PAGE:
As it stands now in Germany, same-sex couples cannot marry—in large part because of German chancellor Angela Merkel and the conservative party she heads, the Christian Democratic Union. However, in comments Monday that quickly took center-stage in the current national election campaign, Merkel suggested that this may change.
In an audience-attended interview, an audience member asked the Chancellor about the growing support behind the issue of same-sex marriage. The characteristically tactful politician reiterated many familiar talking points—her Christian belief, the sensitivity of the issue—before expressing a new openness to considering the question.
“I would like to lead the discussion more into a situation where it is a question of conscience rather than something I push through with a majority vote,” she said.
Germany’s government is currently controlled by two parties presided over by Merkel, her own Christian Democratic Union and the Social Democrats. The chancellor’s comments come after the Social Democrats qualified their political support in the election on whether she backs gay marriage.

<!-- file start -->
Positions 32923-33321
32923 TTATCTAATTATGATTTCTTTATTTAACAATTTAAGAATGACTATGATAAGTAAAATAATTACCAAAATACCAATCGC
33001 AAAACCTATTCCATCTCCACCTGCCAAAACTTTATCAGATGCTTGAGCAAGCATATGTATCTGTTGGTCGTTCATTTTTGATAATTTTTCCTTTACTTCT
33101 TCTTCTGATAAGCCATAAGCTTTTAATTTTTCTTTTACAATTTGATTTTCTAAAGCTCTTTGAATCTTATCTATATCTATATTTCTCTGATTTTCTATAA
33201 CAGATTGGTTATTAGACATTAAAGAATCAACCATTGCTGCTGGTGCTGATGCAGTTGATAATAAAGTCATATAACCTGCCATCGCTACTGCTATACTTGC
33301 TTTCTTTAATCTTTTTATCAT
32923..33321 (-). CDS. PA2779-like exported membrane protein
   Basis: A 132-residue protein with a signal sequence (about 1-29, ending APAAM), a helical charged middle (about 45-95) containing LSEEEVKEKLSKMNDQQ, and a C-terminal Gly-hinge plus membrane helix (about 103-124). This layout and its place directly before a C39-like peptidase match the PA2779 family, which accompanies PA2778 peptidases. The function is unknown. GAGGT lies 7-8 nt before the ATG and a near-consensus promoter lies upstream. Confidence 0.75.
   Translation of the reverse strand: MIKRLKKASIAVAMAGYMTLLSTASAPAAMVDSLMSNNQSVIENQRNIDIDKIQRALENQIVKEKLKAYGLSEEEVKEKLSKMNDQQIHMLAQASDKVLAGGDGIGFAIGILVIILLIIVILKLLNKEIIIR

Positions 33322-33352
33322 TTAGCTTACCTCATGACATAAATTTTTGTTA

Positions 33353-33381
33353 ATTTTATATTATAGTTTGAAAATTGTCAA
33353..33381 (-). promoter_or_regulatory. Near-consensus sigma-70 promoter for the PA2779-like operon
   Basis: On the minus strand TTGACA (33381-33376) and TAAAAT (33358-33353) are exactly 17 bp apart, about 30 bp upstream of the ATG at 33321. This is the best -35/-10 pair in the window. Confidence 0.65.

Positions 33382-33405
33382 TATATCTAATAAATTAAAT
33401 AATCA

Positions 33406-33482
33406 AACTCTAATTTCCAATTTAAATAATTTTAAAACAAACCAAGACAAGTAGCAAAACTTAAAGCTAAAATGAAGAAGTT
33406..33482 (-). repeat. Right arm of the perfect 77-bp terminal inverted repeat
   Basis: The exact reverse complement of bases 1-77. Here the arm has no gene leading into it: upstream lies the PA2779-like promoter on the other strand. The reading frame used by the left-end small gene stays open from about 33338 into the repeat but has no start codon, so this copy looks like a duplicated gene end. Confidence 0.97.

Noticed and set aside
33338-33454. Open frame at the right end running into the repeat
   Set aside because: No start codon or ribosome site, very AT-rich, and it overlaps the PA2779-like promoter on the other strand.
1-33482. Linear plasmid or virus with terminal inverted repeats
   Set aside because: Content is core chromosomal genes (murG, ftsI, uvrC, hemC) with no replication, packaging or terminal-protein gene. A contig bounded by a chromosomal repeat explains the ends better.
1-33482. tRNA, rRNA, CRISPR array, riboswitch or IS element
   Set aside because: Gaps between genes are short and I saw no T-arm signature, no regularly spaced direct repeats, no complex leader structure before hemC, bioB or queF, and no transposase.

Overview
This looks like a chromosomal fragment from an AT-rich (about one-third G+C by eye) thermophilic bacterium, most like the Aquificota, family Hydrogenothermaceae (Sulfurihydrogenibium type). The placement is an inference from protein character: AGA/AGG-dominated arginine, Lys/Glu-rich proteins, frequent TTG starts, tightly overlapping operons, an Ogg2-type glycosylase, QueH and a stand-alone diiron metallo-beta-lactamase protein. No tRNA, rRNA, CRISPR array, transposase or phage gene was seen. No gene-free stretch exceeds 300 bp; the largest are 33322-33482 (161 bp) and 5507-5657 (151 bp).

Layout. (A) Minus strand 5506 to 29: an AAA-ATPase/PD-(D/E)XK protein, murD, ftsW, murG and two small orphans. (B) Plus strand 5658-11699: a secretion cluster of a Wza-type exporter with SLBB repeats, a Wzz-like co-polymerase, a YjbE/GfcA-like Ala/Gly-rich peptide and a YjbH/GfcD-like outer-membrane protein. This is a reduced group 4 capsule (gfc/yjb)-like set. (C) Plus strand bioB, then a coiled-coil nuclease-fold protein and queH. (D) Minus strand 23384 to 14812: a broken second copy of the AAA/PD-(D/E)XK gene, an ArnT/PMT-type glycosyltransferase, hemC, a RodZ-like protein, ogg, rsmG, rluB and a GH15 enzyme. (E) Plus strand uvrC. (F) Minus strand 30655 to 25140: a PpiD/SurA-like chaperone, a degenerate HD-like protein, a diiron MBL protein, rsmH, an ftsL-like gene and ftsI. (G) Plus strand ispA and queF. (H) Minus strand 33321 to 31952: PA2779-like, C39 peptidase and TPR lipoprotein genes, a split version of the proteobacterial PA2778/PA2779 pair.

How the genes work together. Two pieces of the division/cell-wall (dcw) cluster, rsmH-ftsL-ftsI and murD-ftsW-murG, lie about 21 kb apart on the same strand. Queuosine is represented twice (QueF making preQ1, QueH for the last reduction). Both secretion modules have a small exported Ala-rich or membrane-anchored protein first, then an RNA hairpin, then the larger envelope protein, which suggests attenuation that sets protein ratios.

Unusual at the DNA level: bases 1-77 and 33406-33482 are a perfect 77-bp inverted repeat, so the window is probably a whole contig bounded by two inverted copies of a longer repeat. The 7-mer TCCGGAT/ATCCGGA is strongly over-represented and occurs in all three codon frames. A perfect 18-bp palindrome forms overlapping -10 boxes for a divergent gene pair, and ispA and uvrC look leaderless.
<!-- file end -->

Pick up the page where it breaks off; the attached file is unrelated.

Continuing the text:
Members within Merkel’s own party, though, have not responded well to the idea. Michael Grosse-Brömer, the party’s chief whip—the party figure charged with coordinating and collecting votes from other party members—voiced muted reluctance on the matter, saying, “There is no need for an overly hasty decision.”
Support for same-sex marriage among Germans is at an all-time high and shows no signs of diminishing. In a YouGov poll conducted in May, 66 percent of participants favored legalization of same-sex marriage.
The vote will likely come this week, and if it does, it is very likely to pass.